The role of the environment in ASD
The role of the environment in ASD
The most recent research has shown that ASD is largely caused by genetic factors, with the environment playing a minor role. However, the specific genes involved in ASD are not yet known, and it is likely that multiple genes are involved.
How do genes and the environment interact in ASD?
Autism spectrum disorder (ASD) is a neurodevelopmental disorder that affects social interaction, communication, and repetitive behaviors. ASD onset is characterized by early developmental delays or unusual behaviors that differ from typical development. Although the cause of ASD is currently unknown, research suggests that both genetic and environmental factors play a role in the development of this condition.
What we know about the causes of ASD
ASD is a neurodevelopmental disorder that affects social interaction, communication, and behavior. ASD begins in early childhood, and symptoms can persist into adulthood. Although the causes of ASD are not yet fully understood, it is clear that both genetics and the environment play a role in its development.
Most experts agree that ASD is caused by a combination of genetic and environmental factors. Studies of identical twins have shown that if one twin has ASD, the other has a high chance of also being affected – indicating that genetics plays a role in the development of the disorder. However, no single gene has been identified as causing ASD. Instead, it is thought that multiple genes – as well as environmental factors – contribute to the development of the condition.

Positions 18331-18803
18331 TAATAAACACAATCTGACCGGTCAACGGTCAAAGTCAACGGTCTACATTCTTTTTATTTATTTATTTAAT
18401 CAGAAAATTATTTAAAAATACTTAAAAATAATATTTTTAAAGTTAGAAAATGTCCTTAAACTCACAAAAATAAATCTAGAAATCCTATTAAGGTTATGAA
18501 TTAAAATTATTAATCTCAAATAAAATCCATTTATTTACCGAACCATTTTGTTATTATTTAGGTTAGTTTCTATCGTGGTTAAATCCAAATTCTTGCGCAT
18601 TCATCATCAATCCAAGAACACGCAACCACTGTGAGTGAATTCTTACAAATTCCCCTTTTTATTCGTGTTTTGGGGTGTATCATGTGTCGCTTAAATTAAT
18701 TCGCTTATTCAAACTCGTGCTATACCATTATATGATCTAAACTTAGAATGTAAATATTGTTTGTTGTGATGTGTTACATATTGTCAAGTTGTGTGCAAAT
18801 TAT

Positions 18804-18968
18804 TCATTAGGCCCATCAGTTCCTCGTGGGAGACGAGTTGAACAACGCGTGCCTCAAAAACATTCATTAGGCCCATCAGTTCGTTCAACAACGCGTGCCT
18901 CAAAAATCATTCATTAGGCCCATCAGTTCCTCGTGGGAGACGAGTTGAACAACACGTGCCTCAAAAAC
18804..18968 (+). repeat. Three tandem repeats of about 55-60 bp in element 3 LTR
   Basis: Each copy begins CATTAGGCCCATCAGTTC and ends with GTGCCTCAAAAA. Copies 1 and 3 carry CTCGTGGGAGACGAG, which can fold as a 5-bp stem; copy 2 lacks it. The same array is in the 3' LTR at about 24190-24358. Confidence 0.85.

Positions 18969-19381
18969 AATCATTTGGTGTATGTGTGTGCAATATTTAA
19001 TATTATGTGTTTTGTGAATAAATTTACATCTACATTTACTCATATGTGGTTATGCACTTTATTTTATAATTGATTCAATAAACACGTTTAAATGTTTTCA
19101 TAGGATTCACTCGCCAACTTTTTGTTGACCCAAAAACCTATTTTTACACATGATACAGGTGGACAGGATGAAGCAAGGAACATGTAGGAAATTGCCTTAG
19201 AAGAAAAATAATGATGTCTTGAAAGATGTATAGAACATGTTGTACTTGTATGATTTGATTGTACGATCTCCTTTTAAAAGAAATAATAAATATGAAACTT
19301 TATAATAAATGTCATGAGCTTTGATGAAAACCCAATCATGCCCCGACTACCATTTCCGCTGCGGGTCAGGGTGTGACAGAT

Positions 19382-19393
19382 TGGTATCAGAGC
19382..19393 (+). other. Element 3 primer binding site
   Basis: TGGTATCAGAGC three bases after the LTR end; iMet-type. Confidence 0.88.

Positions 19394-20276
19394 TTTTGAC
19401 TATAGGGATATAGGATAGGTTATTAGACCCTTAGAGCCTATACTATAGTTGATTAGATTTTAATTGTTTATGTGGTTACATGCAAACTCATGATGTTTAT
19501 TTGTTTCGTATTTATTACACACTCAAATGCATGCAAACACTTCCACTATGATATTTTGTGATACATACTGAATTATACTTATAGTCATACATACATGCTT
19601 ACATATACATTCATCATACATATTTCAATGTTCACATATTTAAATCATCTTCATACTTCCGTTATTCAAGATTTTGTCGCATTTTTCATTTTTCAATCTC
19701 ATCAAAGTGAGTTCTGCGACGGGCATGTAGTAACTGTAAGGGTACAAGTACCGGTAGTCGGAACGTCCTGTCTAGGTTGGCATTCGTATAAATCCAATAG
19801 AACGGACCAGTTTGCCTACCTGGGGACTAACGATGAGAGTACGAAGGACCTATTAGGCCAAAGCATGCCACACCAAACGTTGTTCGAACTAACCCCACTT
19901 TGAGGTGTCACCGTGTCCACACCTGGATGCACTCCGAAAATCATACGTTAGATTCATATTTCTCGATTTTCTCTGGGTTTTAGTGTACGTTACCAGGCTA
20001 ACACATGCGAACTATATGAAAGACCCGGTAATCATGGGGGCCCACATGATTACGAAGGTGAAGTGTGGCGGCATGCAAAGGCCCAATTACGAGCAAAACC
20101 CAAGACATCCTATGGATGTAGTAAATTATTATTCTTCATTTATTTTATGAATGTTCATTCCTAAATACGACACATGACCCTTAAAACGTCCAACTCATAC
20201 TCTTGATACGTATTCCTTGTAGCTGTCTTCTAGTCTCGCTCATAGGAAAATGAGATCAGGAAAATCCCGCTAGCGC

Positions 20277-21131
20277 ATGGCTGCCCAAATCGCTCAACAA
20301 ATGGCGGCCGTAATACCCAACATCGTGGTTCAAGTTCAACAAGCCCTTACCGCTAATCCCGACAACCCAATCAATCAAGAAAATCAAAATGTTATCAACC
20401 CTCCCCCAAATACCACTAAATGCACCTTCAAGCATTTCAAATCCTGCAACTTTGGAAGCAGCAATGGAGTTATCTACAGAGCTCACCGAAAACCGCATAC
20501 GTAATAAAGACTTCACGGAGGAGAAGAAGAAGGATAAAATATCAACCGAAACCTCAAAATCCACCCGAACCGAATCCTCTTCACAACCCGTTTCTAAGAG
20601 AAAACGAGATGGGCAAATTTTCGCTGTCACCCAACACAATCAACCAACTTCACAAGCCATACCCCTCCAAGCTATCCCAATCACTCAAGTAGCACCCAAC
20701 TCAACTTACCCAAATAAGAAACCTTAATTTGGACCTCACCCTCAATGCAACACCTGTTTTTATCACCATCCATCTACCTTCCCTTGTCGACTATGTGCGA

What we still don’t know about the causes of ASD
ASD can be caused by a combination of genetic and environmental factors.
There is no one single gene that causes ASD. Instead, multiple genes and environmental factors are thought to play a role in the development of ASD.
ASD is not caused by a single event or experience, such as vaccination or exposure to toxins. Several lines of evidence support the idea that ASD is caused by an interaction between genes and the environment.
The implications of ASD for individuals and families
There is no single answer to the question of what causes autism spectrum disorder (ASD). ASD is a neurodevelopmental disorder that is believed to be caused by a combination of genetic and environmental factors.
researchers have identified a number of gene mutations that are associated with an increased risk for ASD. However, it is important to note that most people with ASD do not have any of these known gene mutations. This suggests that other genetic and/or environmental factors are involved in the development of ASD.
Some environmental factors that have been linked to an increased risk for ASD include exposure to certain toxins or infections during pregnancy, premature birth, and low birth weight. There is also some evidence that maternal obesity may be a risk factor for ASD.
Looking to the future: research and treatments for ASD
It is now widely accepted that both genetic and environmental factors play a role in autism spectrum disorder (ASD). Although much progress has been made in understanding the causes of ASD, we still have much to learn.
A better understanding of the genetics of ASD should eventually lead to more effective treatments. In the meantime, there are a number of interventions that can help people with ASD improve their skills and quality of life.
Janice is a Board Certified Behavior Analyst. She graduated from the University of British Columbia with a Bachelor of Arts in Psychology and Special Education. She also holds a Master of Science in Applied Behaviour Analysis (ABA) from Queen’s University, Belfast. She has worked with and case managed children and youth with autism and other intellectual and/or developmental disabilities in home and residential setting since 2013.